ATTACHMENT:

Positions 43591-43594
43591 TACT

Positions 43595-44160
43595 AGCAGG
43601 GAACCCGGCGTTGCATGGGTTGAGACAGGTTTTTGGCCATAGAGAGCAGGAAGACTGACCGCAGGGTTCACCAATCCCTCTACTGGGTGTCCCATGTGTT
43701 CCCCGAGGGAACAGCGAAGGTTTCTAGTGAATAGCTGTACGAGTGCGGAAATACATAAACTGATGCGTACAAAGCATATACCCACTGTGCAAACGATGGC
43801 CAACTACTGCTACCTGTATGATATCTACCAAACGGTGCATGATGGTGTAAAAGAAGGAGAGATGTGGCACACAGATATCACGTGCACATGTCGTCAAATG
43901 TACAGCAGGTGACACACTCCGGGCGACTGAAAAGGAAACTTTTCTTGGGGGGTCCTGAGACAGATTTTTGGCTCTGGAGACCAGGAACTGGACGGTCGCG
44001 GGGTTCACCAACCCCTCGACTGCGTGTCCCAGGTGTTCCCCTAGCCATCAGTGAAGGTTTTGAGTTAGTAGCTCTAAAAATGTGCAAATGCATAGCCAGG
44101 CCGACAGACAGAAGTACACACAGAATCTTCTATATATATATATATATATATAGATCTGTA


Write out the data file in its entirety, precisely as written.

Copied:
Positions 43591-43594
43591 TACT

Positions 43595-44160
43595 AGCAGG
43601 GAACCCGGCGTTGCATGGGTTGAGACAGGTTTTTGGCCATAGAGAGCAGGAAGACTGACCGCAGGGTTCACCAATCCCTCTACTGGGTGTCCCATGTGTT
43701 CCCCGAGGGAACAGCGAAGGTTTCTAGTGAATAGCTGTACGAGTGCGGAAATACATAAACTGATGCGTACAAAGCATATACCCACTGTGCAAACGATGGC
43801 CAACTACTGCTACCTGTATGATATCTACCAAACGGTGCATGATGGTGTAAAAGAAGGAGAGATGTGGCACACAGATATCACGTGCACATGTCGTCAAATG
43901 TACAGCAGGTGACACACTCCGGGCGACTGAAAAGGAAACTTTTCTTGGGGGGTCCTGAGACAGATTTTTGGCTCTGGAGACCAGGAACTGGACGGTCGCG
44001 GGGTTCACCAACCCCTCGACTGCGTGTCCCAGGTGTTCCCCTAGCCATCAGTGAAGGTTTTGAGTTAGTAGCTCTAAAAATGTGCAAATGCATAGCCAGG
44101 CCGACAGACAGAAGTACACACAGAATCTTCTATATATATATATATATATATAGATCTGTA